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I tried it in several symbols and timeframes with the same result:

$$\frac {mean(HIGH-LOW)}{mean(|CLOSE-OPEN|)}$$

Symbol       Result
------       ------
EURUSD:W1    1.9725  
EURUSD:D1    2.0023 
EURUSD:H1    2.1766  
USDJPY:W1    1.9949 
USDJPY:D1    2.0622  
USDJPY:H1    2.2327 
SAN.MC:D1    2.0075  
BBVA.MC:D1   2.0075    
REP.MC:D1    2.1320
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Are W1, D1, H1 time frames? You might want to make that clearer. – Louis Marascio Jun 16 '12 at 13:21

2 Answers 2

up vote 18 down vote accepted

There is a very good reason why the ratio $$\frac {mean(HIGH-LOW)}{mean(|CLOSE-OPEN|)} \approx 2$$ on various financial series. If the price of a security evolves according to a Wiener process beginning at the opening bell and throughout the day, and the drift is negligible for that period of time, i.e.$\mu=0$, then the denominator of the above ratio closely approximates the average absolute deviation, $$AAD=\frac{2\sigma}{\sqrt{2\pi}}\int_0^\infty xe^{-x^2/2}dx=\sqrt {2/\pi}\cdot\sigma$$ for a normal distribution, where $\sigma$ is the standard deviation. On the other hand $$\mathbb E(HIGH-OPEN) = \sqrt{2/\pi}\cdot\sigma$$ $$\mathbb E(LOW-OPEN) = -\sqrt{2/\pi}\cdot\sigma$$(See the running maximum of a Wiener process on Wikipedia.) So we have for such an idealized Wiener process: $$\frac {\mathbb E(HIGH-LOW)}{\mathbb E(|CLOSE-OPEN|)} = \frac{\sqrt{2/\pi}\cdot\sigma-\left(-\sqrt{2/\pi}\cdot\sigma\right)}{\sqrt {2/\pi}\cdot\sigma} = 2.$$ It should not be too surprising to see this more or less borne out by observation.

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Unfortunately, I cannot answer fully your question. Though I'll give you my partial answer.

First of all, using entire price history of an index (from Yahoo), this is what I got:

                   Daily   Weekly   Monthly
DJIA               2.91    2.37     2.33
NASDAQ 100         1.74    1.94     1.91
NYSE Composite     1.61    1.59     1.85
S&P 100            1.75    1.90     1.97
S&P 600 Small Cap  1.59    1.82     1.99

Based on this, I don't think we can claim that the ratio is always 2.

So you agree, that the ratio is not always 2. But still, you want to know why it is equal to 2.91 or 1.59 or whatever.

This is how I would proceed in answering the question. First, the ratio can be expressed as

$$ \frac{E[max(P_1, P_2,...,P_n)-min(P_1, P_2,...,P_n)]} {E[|P_1 - P_n|]}$$

Second, I would start expanding the fraction in order to get a better picture of what exactly influences the ratio. I hope to expand the fraction, and then have some terms cancel each other out and then obtain as an answer 2, $\sigma / \mu$, or something else concise and beautiful. The problem is, it is extremely hard (at least for me) to obtain analytical expression for the expected value of a maximum (or minimum) of a sequence of correlated non-normal variables--the prices. I do not think anyone can give you the analytical expression for that. So this is where it ends as for analytical answer.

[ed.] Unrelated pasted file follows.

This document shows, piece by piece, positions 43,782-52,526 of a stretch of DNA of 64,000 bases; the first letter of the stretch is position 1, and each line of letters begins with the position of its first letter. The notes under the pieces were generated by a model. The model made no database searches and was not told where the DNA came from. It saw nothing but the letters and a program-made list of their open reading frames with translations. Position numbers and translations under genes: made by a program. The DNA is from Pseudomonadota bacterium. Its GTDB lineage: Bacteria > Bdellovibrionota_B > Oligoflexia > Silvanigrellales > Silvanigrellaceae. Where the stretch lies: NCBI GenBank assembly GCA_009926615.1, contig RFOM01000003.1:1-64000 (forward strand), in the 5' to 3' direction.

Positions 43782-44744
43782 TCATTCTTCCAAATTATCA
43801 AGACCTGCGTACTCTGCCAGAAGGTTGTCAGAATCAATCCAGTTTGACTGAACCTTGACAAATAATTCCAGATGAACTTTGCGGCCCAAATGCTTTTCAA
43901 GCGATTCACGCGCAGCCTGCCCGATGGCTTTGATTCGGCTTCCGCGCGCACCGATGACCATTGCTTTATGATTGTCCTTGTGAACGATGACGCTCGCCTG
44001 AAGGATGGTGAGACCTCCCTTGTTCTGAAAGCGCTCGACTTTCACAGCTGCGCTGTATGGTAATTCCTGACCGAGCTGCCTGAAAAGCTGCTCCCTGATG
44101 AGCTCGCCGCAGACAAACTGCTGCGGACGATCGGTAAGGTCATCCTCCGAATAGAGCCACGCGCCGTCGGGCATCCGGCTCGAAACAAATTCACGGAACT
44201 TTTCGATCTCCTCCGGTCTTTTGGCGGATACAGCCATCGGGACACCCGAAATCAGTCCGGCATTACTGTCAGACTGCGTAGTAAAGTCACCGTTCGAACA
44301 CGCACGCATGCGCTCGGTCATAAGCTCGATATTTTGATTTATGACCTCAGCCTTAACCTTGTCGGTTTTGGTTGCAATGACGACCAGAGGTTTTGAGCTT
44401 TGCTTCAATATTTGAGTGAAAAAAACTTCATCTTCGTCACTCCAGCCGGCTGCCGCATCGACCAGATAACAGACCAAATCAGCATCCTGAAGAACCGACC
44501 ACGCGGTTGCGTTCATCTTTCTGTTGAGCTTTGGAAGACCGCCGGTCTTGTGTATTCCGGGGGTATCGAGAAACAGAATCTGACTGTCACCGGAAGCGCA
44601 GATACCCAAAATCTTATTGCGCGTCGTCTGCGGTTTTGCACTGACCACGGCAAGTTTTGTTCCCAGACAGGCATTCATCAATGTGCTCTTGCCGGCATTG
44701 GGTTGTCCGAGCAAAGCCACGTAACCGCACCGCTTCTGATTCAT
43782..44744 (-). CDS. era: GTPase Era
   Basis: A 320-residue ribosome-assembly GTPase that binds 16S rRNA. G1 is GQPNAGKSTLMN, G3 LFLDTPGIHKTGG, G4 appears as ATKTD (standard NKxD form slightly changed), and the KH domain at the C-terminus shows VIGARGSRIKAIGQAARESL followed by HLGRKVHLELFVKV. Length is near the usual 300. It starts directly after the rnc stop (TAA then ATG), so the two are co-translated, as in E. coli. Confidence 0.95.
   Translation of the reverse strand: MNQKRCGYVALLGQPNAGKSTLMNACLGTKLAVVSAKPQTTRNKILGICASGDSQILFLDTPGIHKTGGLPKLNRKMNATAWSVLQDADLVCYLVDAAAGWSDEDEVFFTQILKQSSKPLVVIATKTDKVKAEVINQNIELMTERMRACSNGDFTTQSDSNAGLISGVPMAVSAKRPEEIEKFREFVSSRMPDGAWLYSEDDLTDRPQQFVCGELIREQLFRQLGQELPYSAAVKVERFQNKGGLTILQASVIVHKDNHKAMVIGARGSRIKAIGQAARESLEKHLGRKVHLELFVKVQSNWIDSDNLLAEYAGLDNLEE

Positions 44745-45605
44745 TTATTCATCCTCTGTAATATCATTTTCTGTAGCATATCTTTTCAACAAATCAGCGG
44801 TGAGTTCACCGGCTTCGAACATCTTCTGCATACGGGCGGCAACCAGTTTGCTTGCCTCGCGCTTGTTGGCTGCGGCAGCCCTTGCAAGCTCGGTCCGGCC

You can also use numerical methods, something like Monte Carlo simulation. Assume some model for prices, simulate them, and do some sensitivity analysis in parameters of the model to see how they affect the ratio.

Finally, one thing I do not get is why you are interested in that ratio. Shoundn't you instead be interested in $$ E(\frac{max(P_1, P_2,...,P_n)-min(P_1, P_2,...,P_n)]} {|P_1 - P_n|})$$

For example if the true expected value of the above ratio is equal to 10, and during a trading day the price is such that the ratio is 20, you would start buying the asset because you expect the close price to be higher than the current price. You would then sell the asset for a profit. Using your definition of the ratio, I see no usefulness in it. Care to explain?

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I didn't try indexes, but DJIA components are closer than the index itself (2.91) : MMM 2.0118 AA 1.8223 AXP 1.9819 T 1.9381 BAC 1.8917 BA 1.9329 CAT 1.9299 CVX 1.9701 CSCO 1.9582 KO 1.8967 DD 1.8921 XOM 1.9578 GE 1.9642 HPQ 1.8642 HD 1.9523 INTC 1.9294 IBM 1.8367 JNJ 1.9227 JPM 1.9468 KFT 2.0584 MCD 1.9899 MRK 1.9604 MSFT 1.9045 PFE 1.9475 PG 1.9921 TRV 1.8728 UTX 1.9770 VZ 1.9525 WMT 2.0081 DIS 1.8454 – jla May 16 '11 at 11:57
Did you use the entire price history? You might have used a period in which the ratio was close to 2. Why are you interested in that ratio? – Dmitrii I. May 16 '11 at 20:19
I took the entire daily price history available from Yahoo. I'm not interested in that ratio in itself, only as property value that many symbols have in common. – jla May 17 '11 at 11:13

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